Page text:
Andy Brodell: I think it kind of started that I did it in high school and the way that our team does it is if you have done that in high school and they have seen you on film, they kind of get guys back there to see who can catch it and they make decisions based on that, and see who can return the ball. Basically it started from that; Coach Erb saw me on film in high school.
Q: Are you a better punt returner or a receiver?
Brodell: I would like to do both equally well, but whatever I can do to help the team. Hopefully I can do both well.
Q: You are fair game back there, does that make your mother nervous?
Brodell: It's a little nerve wracking at time, but the reason I have been successful so far is because you can't get too nervous back there. Those are plays that can make or break a game. It's tough at times, but I look forward to the challenge each week.
Q: How do you keep track of the ball and the head hunters at the same time?
Brodell: To be honest, when the ball is snapped, I peek at the gunners to see what time I will have, and based on the kick, I have an idea of how quickly they will be on me. Other than taking a peek, my eye is on the ball the entire time. The main thing is to be able to field the ball. That is the number one thing. Any yards you get are a bonus.
Q: At what point do you brace for a hit, because you can get hit before you catch it?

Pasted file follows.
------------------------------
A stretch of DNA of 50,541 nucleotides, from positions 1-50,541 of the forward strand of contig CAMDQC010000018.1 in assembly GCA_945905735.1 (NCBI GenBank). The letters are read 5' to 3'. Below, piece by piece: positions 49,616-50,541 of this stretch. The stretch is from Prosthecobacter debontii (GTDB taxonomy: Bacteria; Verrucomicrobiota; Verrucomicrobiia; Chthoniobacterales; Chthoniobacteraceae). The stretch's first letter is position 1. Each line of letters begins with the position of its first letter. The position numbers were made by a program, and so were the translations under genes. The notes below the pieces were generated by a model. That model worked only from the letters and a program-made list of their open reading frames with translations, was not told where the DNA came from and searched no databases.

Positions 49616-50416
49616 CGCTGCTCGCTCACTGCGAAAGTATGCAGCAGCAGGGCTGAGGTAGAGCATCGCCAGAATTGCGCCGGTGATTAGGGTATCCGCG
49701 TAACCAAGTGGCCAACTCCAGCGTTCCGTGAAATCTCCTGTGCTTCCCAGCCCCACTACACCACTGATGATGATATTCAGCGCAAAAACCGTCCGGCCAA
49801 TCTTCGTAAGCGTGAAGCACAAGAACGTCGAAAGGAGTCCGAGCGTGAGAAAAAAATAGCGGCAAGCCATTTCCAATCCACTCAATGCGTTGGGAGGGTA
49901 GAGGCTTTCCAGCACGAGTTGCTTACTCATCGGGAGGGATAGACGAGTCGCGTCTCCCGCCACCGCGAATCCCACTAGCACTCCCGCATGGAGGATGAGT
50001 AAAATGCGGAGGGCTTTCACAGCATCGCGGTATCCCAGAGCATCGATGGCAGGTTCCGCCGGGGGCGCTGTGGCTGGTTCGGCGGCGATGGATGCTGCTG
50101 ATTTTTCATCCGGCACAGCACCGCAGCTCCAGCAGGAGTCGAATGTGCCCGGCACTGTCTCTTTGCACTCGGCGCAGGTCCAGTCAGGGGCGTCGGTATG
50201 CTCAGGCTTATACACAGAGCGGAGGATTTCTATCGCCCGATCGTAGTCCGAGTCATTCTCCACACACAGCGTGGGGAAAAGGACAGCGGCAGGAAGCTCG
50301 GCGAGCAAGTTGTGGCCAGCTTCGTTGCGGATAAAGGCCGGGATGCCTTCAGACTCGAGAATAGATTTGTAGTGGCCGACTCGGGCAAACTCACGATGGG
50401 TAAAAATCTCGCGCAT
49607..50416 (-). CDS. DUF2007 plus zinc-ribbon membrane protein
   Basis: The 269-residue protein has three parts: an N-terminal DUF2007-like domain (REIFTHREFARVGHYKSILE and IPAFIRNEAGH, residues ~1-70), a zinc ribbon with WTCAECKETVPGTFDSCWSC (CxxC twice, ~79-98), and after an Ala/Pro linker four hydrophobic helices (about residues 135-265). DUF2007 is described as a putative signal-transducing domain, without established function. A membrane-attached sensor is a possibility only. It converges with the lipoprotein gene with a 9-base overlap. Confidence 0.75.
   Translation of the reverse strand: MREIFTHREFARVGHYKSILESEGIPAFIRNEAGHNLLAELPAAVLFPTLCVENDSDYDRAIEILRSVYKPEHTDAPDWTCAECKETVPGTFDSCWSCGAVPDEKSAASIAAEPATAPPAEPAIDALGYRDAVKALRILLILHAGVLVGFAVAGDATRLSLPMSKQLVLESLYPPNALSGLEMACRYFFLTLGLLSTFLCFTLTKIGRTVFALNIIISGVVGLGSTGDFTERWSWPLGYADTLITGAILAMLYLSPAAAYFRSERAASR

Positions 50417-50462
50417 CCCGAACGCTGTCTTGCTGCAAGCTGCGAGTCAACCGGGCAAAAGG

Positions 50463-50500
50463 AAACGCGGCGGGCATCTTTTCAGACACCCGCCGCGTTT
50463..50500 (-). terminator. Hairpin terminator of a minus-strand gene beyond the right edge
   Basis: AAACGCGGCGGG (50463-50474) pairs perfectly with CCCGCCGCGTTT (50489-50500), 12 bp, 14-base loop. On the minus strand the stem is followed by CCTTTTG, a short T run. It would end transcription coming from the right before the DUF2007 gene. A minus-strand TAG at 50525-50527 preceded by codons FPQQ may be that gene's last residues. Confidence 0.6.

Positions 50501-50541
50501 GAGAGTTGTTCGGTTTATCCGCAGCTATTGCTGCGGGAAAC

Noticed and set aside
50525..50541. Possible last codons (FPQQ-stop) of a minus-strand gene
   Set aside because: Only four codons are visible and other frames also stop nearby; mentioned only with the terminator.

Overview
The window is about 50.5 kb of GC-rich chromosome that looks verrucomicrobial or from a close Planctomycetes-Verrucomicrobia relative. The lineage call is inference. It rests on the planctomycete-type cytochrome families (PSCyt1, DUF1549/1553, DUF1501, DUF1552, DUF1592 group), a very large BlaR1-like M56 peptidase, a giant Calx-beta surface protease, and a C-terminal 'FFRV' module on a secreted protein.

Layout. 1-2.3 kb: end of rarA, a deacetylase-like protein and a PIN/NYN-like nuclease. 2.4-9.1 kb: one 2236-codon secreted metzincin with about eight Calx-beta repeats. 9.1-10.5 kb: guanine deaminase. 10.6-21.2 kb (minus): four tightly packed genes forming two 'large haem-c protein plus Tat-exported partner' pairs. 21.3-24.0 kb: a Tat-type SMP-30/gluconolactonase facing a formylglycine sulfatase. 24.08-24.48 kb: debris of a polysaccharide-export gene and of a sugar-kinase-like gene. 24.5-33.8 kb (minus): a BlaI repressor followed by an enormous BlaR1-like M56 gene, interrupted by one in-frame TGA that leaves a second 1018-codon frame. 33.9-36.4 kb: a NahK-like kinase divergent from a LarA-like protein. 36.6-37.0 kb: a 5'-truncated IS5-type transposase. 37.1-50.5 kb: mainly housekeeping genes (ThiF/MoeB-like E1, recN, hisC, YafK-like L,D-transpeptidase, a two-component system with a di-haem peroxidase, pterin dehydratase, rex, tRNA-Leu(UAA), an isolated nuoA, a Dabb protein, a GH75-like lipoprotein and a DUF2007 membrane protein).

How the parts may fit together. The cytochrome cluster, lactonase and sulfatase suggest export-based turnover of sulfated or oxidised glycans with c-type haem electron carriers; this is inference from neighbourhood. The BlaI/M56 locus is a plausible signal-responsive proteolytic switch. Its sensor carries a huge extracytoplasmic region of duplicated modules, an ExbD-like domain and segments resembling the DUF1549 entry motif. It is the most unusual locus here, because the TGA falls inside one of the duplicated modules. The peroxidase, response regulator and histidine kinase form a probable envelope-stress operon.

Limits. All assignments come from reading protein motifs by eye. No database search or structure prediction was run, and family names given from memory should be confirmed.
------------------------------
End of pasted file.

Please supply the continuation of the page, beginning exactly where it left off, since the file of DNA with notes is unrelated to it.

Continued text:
Brodell: The biggest thing is to focus on the ball. If they hit you before you get the ball, that is a penalty. Ultimately, I don't think about anything other than catching the ball. Based on the peek I take at the beginning of the snap and the way the ball is kicked, that is how I decide whether to fair catch or run.
Q: How many of your set plays actually work?
Brodell: Last week, it worked quite well. Our blocking scheme varies, like any team. We have right left and middle returns. If we are able to execute the way we need to that gives me a chance to get good yards. The biggest thing are the gunners. If our corners can keep them off of me, as we saw last week, if I catch the ball, I will have 10 or 15 yards before anyone is in the picture. If I have that, it's at least a five to ten yard return. It starts with the guys covering the gunners and the blocking comes into it more after I get past those guys.
Q: How many yards do you want to get to feel that it was a successful punt return?
Brodell: It varies depending on where you are on the field. Our goal is 15 yards, that is our average we want to shoot for. That is pretty high for most teams, but we feel like if we can get there we are giving our offense a good shot.
Q: Do you like to fair catch a ball? Some guys hate it.
Brodell: I have no problem with it at all. Typically, I would rather return the ball than fair catch it. It depends on the situation, like I said, based on the punt and the gunners and where we are on the field.
Q: How do you know where to stand back there, is it scouting?
Brodell: Yes, but how they have done in the game, too and the wind. There are a lot of different things that go into it.
Q: How many yards back are you?